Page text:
It sounds like you have a cyst, a hard, contained infection. They rarely clear up on their own, especially if you keep riding on it. I've heard of pro getting through races by cutting out chunks of padding on their saddles, but that doesn't mean they don't go for medical treatment shortly after. Home treatment with "drawing salve" has saved more than a few butts from pea-sized bumps, so that's worth trying, but I've not heard of it working for bumps the size of an almond.

I'd suggest a visit to the doctor if drawing salve doesn't fix the problem in a couple of days. The treatment will be lancing (popping the cyst) and draining, not actually cutting anything out if you have what I think you have.

Which frame to choose?

Hello and thank you for everything I've read.

I am a 60 yr old coming back to cycling after 45 yrs. After about a year of riding a folder and working out at the gym, I'm looking at buying a real bike. The Cervelo R3 or RS would be my poison of choice. I'm an ex-racer (45 yrs ago) and have an affinity for the R3 but I'm getting mixed signals. How do I determine which frame? If, in fact, I'm flexible enough for the R3, how do I determine that? And then the question becomes can I expect to be flexible enough for it for the next 5 years or better?

I'm not looking to race on this bike; more to train and take centuries and so on. If I were to race, it would be time trials and I'd assume another bike would be in order for that.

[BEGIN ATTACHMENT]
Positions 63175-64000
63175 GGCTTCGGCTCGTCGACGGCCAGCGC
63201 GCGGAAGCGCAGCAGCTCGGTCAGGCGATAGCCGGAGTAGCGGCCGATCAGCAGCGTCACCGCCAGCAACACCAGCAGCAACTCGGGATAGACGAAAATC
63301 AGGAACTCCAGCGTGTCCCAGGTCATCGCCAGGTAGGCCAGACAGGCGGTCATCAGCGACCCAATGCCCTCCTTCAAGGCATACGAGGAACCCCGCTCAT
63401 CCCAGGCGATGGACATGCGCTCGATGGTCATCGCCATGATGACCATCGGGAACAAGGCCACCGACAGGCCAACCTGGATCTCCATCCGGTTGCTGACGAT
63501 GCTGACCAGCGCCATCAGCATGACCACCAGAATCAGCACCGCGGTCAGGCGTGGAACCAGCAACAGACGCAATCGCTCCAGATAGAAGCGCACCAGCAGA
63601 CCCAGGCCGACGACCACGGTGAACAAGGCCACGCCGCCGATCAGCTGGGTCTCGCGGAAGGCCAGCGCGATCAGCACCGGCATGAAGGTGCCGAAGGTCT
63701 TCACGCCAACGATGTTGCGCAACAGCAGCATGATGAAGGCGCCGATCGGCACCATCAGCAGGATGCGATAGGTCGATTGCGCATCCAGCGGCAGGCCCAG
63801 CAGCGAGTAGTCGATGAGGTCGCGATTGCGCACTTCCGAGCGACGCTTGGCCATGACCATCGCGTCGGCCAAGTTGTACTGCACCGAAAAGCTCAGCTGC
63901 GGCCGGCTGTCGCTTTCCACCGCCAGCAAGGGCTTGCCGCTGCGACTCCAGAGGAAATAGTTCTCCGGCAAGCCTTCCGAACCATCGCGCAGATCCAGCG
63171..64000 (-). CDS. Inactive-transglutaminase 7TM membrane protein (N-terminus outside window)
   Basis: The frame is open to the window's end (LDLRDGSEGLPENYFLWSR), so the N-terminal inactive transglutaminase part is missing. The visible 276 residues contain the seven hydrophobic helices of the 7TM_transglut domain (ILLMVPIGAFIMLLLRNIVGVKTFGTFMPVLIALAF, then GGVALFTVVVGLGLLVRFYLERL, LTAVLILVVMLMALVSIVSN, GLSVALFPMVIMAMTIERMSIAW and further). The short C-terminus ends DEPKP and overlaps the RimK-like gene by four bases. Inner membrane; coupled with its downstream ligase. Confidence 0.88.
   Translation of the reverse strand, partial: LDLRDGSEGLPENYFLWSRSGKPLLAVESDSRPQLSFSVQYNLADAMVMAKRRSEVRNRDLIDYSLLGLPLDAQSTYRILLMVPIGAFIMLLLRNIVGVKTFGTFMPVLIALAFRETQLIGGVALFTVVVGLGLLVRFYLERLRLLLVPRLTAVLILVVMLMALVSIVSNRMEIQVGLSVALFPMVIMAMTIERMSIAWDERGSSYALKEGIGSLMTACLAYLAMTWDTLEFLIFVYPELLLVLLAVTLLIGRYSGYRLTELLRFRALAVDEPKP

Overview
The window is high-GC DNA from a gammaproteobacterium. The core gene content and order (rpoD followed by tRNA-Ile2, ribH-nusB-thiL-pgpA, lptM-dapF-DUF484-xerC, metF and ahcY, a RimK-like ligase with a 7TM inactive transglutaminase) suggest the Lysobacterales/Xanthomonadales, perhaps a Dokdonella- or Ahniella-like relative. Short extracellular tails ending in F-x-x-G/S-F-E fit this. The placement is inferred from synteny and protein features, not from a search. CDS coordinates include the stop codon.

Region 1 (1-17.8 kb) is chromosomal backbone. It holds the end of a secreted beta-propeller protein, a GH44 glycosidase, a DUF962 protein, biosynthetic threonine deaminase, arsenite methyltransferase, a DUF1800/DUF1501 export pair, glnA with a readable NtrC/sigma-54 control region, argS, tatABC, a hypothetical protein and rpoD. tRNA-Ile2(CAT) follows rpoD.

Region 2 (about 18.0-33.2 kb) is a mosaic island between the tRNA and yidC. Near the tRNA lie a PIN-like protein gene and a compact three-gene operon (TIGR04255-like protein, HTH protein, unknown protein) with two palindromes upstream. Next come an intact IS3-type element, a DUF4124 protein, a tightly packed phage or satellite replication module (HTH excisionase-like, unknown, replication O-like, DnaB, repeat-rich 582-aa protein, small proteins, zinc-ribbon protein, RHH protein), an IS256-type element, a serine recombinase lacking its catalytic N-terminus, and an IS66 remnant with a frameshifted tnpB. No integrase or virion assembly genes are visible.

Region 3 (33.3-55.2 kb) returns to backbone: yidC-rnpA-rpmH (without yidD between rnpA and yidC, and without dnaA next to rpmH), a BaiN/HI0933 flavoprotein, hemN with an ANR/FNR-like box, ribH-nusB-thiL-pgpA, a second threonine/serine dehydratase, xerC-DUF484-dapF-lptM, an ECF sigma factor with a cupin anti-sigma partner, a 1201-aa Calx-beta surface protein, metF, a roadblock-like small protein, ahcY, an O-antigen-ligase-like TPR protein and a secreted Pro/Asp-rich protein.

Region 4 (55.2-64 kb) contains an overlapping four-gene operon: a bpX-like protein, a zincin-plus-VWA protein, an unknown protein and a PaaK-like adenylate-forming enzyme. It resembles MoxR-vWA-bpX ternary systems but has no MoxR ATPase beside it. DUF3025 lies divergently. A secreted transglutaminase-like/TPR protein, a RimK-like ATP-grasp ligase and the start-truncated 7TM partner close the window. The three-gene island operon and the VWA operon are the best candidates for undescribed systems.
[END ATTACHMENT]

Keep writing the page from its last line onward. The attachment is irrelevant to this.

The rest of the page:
One other really dumb question....why do I need rim tape for clinchers? I know nothing of clinchers, as in my day we only rode sew-ups or what you guys call tubulars (which I have to tell you, I find hysterical).

Grumpy Phil

Dave Fleckenstein replies:

I have been waiting for this question as it brings up a concern that bicycle manufacturers are trying to address - the aggressive positions applied to many in the pro peloton cannot be generically applied to all riders.

The simple act of reaching forward to the handlebars involves two actions occurring through the spine and pelvis. First, the pelvis must rotate forward and secondly, the lumbar vertebrae flex forward. For those who have restricted hip girdle musculature (hamstrings, hip external rotators, etc), the pelvis won't rotate forward and the lumbar vertebrae are forced into early and excessive flexion. Excessive lumbar flexion (both in duration and magnitude) results in breakdown of the posterior support elements of the spine - the disc and posterior ligaments.